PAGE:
“Customers at Ballston should consider using the additional train service that originates at Ballston and will board on the opposite platform from through-train service,” the agency advised in its latest announcement. “This may lengthen your departure time, but will give you the best opportunity to find space.”
Metro Commuters who have the ability to do so should consider alternate travel options and avoid traveling during rush hour if possible, Metro added.
An Arlington County website has the following information those affected by the latest Metro surge:
Street operations changes
- Temporary changes around Ballston, East Falls Church and Rosslyn Metro stations will accommodate additional Metro and regional buses during rush hours. These changes include removing some street parking and converting some street sections to bus-only, and adjusting traffic signal operations, as needed, to accommodate increased bus service.
- Changes around the Crystal City and Pentagon City Metro stations, for Surges 2 to 4, have been discontinued.
Supplemental local bus service
- Using 40-foot buses for ART 55 (East Falls Church-Lee Highway-Rosslyn) to add capacity along the affected section of the Orange/Silver line.
- Each 40-foot bus has five more seats and room for more standees compared to the 35-foot bus normally used on this route.
- New midday, evening and weekend service for ART 43 (Crystal City-Rosslyn-Courthouse), which started during Surge 2, continues to be available.
- For changes to bus service operated by Metro and other jurisdictions, visit Metro’s website.
Alternate work and travel options
The County is encouraging telework/flex time, ridesharing, biking and walking – options other than driving alone:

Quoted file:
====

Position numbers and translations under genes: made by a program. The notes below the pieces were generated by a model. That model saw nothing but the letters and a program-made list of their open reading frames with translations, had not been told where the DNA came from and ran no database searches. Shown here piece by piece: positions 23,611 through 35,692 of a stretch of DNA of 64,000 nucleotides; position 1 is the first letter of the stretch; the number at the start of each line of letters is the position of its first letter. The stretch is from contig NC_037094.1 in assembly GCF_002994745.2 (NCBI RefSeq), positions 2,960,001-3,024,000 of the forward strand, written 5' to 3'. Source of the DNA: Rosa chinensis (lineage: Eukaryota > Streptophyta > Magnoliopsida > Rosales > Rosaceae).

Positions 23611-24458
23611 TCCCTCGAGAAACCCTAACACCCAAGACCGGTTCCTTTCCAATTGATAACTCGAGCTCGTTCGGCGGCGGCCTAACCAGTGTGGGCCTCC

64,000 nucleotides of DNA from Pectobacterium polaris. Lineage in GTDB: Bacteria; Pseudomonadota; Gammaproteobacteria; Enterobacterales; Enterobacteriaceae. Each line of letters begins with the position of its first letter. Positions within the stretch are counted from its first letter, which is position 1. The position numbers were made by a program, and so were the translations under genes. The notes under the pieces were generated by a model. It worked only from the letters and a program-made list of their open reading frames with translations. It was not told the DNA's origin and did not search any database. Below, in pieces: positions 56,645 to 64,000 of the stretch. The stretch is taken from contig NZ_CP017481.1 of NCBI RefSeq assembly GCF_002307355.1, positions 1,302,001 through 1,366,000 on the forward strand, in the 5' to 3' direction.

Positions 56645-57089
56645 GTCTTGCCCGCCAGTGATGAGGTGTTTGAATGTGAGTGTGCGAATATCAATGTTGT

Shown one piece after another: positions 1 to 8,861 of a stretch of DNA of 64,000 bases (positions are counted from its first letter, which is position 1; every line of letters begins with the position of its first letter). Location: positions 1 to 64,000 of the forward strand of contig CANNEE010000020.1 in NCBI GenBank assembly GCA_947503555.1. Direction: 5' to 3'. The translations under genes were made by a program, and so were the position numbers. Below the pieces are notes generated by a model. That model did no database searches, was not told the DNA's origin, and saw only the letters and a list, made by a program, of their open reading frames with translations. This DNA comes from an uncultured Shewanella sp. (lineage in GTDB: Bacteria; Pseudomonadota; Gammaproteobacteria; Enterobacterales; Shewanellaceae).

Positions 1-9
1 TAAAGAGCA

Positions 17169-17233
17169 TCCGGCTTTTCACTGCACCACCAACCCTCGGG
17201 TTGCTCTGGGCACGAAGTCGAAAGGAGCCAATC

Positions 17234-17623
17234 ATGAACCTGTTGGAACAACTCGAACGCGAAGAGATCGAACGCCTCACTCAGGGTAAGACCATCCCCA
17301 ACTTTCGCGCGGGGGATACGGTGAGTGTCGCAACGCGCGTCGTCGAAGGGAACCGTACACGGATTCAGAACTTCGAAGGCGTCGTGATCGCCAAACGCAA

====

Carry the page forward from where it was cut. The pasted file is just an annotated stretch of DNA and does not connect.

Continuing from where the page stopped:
- Arlington Transportation Partners is reaching out to employers and building managers to urge them to encourage telework or flex schedules and provide travel option information.
- Arlington’s Commuter Page has travel option resources for residents and businesses – for example, assistance for vanpooling and other car-free options.
- Arlington County Commuter Services Hispanic Marketing offers comprehensive information about each surge in Spanish.
- For teleworkers who can’t work at home, Arlington Public Libraries offer wifi, office equipment, design stations with Adobe software, and small meeting rooms.
For those who bike, these changes are continued from prior surges:
- New Capital Bikeshare station at the East Falls Church Metrorail station, and additional capacity at Bikeshare stations at the Ballston and Rosslyn Metrorail stations.
- Additional temporary bike parking capacity at Ballston and Rosslyn Metrorail stations.
- Enhanced wayfinding along trails and commuter routes for bicyclists – Bike Routes – Orange/Silver Line direction
- Custom Bike Trains arranged for County residents upon request – contact [email protected].
Video via Washington Metropolitan Area Transit Authority
The second round of closures related to Metro’s yearlong SafeTrack maintenance plan is slated to take effect today, with big impacts to Blue Line service in Arlington.
Maintenance crews will work on portions of the Orange, Silver and Blue lines until July 3, according to a service advisory.
On the Orange Line, trains will not run between Eastern Market and Minnesota Ave/Benning Road. Orange and Silver line trains will run every 10 minutes between Vienna/Wiehle-Reston and Eastern Market.
On the Blue Line, trains will not run between between Arlington Cemetery and Rosslyn. Trains will, however, run between Franconia-Springfield and Arlington Cemetery each weekday until 10 p.m. Yellow Line trains will run on a Rush+ schedule all day on weekdays to compensate for the loss of Blue Line service.